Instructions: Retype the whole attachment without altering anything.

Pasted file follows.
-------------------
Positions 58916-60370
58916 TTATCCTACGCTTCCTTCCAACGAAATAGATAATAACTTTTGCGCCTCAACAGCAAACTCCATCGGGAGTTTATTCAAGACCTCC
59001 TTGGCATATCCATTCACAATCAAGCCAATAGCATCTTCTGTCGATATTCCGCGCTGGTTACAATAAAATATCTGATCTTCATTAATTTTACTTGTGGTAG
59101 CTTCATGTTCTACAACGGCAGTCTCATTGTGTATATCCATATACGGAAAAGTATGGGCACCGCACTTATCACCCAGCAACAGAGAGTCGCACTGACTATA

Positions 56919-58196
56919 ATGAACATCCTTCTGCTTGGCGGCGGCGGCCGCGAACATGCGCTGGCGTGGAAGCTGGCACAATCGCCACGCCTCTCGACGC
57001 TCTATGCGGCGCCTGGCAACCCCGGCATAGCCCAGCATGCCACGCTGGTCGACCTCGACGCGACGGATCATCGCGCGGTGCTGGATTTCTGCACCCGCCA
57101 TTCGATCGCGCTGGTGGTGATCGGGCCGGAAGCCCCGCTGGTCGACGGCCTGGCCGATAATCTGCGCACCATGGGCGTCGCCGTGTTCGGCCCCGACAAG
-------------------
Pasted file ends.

Positions 58916-60370
58916 TTATCCTACGCTTCCTTCCAACGAAATAGATAATAACTTTTGCGCCTCAACAGCAAACTCCATCGGGAGTTTATTCAAGACCTCC
59001 TTGGCATATCCATTCACAATCAAGCCAATAGCATCTTCTGTCGATATTCCGCGCTGGTTACAATAAAATATCTGATCTTCATTAATTTTACTTGTGGTAG
59101 CTTCATGTTCTACAACGGCAGTCTCATTGTGTATATCCATATACGGAAAAGTATGGGCACCGCACTTATCACCCAGCAACAGAGAGTCGCACTGACTATA

Positions 56919-58196
56919 ATGAACATCCTTCTGCTTGGCGGCGGCGGCCGCGAACATGCGCTGGCGTGGAAGCTGGCACAATCGCCACGCCTCTCGACGC
57001 TCTATGCGGCGCCTGGCAACCCCGGCATAGCCCAGCATGCCACGCTGGTCGACCTCGACGCGACGGATCATCGCGCGGTGCTGGATTTCTGCACCCGCCA
57101 TTCGATCGCGCTGGTGGTGATCGGGCCGGAAGCCCCGCTGGTCGACGGCCTGGCCGATAATCTGCGCACCATGGGCGTCGCCGTGTTCGGCCCCGACAAG